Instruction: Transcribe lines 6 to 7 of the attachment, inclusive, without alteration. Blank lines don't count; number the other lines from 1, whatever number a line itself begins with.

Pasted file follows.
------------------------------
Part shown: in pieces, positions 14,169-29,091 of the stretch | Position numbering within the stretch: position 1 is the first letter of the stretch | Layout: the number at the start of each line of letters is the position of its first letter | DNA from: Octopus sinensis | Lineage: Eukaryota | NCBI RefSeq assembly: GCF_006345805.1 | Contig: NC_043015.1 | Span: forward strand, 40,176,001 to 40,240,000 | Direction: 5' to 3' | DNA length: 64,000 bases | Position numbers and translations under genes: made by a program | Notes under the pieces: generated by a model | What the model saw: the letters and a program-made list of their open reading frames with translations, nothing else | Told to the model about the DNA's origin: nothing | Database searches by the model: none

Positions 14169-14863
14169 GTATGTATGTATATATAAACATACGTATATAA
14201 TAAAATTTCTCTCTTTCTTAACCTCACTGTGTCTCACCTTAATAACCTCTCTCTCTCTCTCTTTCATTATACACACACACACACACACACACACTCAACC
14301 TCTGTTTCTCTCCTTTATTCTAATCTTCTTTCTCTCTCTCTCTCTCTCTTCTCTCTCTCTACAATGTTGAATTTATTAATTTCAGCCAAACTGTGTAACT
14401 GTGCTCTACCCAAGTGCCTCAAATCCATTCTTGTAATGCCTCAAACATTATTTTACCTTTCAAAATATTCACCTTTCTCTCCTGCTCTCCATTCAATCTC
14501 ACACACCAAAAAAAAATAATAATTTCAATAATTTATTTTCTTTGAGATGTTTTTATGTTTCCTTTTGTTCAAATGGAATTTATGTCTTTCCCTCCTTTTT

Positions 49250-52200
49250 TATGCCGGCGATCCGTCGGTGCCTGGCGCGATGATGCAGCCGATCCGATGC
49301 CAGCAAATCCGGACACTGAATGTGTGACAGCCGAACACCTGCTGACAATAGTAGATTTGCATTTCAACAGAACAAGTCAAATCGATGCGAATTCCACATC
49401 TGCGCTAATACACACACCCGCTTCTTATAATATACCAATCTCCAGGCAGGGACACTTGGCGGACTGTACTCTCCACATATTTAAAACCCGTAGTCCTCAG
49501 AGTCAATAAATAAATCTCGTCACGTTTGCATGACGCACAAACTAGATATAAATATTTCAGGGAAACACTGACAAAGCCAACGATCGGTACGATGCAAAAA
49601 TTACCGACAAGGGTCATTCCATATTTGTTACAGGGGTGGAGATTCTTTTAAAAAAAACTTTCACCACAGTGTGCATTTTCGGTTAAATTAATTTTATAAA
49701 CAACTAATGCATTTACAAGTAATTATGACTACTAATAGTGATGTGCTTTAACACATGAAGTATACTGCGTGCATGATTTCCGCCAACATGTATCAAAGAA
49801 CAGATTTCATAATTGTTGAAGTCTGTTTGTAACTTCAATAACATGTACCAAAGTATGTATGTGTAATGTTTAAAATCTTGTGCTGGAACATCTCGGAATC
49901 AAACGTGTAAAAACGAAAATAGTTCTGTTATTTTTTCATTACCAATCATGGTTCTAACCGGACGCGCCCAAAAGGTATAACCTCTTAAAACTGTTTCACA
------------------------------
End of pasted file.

14401 GTGCTCTACCCAAGTGCCTCAAATCCATTCTTGTAATGCCTCAAACATTATTTTACCTTTCAAAATATTCACCTTTCTCTCCTGCTCTCCATTCAATCTC
14501 ACACACCAAAAAAAAATAATAATTTCAATAATTTATTTTCTTTGAGATGTTTTTATGTTTCCTTTTGTTCAAATGGAATTTATGTCTTTCCCTCCTTTTT